The Kind of Funeral I Want

We attended a memorial service recently. It was all I could do to wait until we got to the car before commenting about what a great service it had been.

Weddings. Funerals. Baptisms. Rites of any kind—you go for many reasons, you get all kinds of quality, and you rarely comment upon it, because that’s not really why you are there.

But you know you notice.

One officiant at a wedding we attended long ago took the opportunity to explain How This Church Works to the heathens in the audience. I felt so badly for the bride and groom!

“We’re Baptists,” he’d say, as if we hadn’t guessed by the name of the church, “and in the Baptist Church, we all stand up when we pray. So please stand up with me now as we pray as Baptists pray.”

Dude, a simple please stand would have gotten the result you wanted. Not to mention that Baptists haven’t exactly cornered the market on standing up to pray.

At a funeral a couple of years ago, the deceased was mentioned about 3 times during the 45-minute service. I think his family was comforted by the whole event, and truly, that’s who it was for, but I found myself getting really sad that not only had my friend died, but no one really wanted to say anything about him.

I could go on. Who among us has not attended a service in which the name of the key participant or honoree was mangled, or the sound system was inadequate, or some other faux pas distracted everyone from the solemnity of the moment?

This memorial service stood out. It was a tragic, senseless, death, which the pastor not only acknowledged, but which he seemed genuinely upset about. He did not offer false comfort by telling us this was god’s plan. In fact, he said very plainly and in a voice I’d swear was tinged with anger that god would never plan something like this.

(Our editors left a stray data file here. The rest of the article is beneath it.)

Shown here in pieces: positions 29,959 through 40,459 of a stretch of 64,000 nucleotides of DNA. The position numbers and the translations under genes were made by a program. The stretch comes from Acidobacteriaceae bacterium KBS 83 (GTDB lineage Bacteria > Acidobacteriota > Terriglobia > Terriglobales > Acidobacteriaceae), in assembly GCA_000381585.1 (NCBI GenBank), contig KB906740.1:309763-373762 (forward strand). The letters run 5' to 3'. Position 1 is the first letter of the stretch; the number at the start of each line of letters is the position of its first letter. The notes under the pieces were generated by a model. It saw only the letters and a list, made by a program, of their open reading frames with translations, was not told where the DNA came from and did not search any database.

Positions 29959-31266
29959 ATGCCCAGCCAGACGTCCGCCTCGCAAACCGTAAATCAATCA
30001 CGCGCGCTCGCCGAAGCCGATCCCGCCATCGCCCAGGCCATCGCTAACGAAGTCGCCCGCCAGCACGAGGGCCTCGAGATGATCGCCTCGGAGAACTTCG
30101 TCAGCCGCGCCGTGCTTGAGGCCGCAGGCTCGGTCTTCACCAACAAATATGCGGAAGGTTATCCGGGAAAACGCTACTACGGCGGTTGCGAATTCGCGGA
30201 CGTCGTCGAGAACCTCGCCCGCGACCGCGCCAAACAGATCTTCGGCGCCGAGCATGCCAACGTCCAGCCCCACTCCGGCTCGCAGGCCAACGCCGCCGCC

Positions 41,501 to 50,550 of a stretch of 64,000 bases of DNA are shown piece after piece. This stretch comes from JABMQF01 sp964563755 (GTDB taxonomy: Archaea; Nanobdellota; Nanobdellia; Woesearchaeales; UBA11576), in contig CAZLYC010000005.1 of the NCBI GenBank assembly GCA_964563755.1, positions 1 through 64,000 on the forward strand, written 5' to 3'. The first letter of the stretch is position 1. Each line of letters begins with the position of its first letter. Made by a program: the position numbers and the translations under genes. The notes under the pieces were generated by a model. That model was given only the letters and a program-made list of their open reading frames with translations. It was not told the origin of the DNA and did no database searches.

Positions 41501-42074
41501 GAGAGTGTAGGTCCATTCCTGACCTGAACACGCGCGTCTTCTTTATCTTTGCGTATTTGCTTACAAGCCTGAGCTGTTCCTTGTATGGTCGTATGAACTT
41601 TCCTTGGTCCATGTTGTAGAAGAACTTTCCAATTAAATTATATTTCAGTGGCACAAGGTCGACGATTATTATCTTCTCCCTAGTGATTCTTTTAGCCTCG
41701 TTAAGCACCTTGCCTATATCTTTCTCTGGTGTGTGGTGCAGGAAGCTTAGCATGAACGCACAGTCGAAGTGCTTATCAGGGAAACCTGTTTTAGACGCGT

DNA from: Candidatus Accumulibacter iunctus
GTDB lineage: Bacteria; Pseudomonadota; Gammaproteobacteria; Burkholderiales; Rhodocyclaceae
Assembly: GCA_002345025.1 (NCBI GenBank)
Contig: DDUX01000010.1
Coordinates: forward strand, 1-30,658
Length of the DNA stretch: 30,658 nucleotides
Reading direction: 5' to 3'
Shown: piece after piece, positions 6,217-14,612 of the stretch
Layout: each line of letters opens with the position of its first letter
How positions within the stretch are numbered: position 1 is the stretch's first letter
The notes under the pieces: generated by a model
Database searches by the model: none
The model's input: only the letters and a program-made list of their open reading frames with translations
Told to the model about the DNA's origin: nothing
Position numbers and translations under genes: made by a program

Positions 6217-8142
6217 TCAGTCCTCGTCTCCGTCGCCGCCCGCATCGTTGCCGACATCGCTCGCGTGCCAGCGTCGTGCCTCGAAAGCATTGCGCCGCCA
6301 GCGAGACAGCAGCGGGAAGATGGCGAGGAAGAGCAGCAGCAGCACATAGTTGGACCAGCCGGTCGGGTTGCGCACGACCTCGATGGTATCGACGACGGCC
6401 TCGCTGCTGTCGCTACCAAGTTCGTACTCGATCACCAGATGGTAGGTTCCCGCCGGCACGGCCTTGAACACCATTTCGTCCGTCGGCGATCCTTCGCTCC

The family did not speak, but the pastor spoke for them, either from very detailed notes or from pieces actually written by the family members. So, no sister or father broke down at the pulpit, but everyone got to know exactly what they were thinking and feeling.

Plenty of people have the strength to speak at a funeral, and no one judges when someone cries or sniffs mid-reading, but I really liked this way of handling the matter. We learned so much about the young man who had died, and while plenty of crying went on, so did plenty of laughing.

Really, I’m so glad we went, even though I’m devastated that anyone had to go.

I’m more than a bit morbid and controlling, so I’ve thought in great detail about how I’d like a service for me or someone close to me to run. Let me lay out a few ground rules.

  1. I’d rather the whole thing not take place in a church, but if that’s where you find comfort, I guess I’m OK with that. However …
  2. I know enough priests, deacons, and former acolytes that you ought to be able to pick an officiant who knew me. If you’ve got to fly someone in, do it, and charge it to the estate.
  3. As my mom said to the very kind and patient priest who performed our marriage rite, keep it short, and light on the god stuff. If you get #2 right, those people know me, so they’ll be fine with this.
  4. No choir, and really, unless it is absolutely necessary, please don’t make everyone sing. That caterwauling could wake … well … don’t make me say it.
  5. I’d like Love Divine to be the recessional, and keep it up tempo. Amazing Grace should not be played for any reason.
  6. Please put someone from the Treebeards in charge of whatever food you serve after the service. People may be peaked and upset, in which case they need ham biscuits and butter cake.
  7. No diet tonic water at the bar.
  8. If everyone is OK with it, skip the church entirely and go straight to the gathering, eating, and drinking.
  9. No flowers, although I’ve always sort of wanted one of those wreaths that would make people wonder whether I’d died or won a triple crown race.
  10. People can make a donation in lieu of flowers, but let’s not give them much leeway. Again, the people who know me will provide some guidance here.

I should probably start a binder. This really isn’t the kind of stuff you put in an advance directive or living will, but it isn’t really the kind of stuff you can leave to chance, either.

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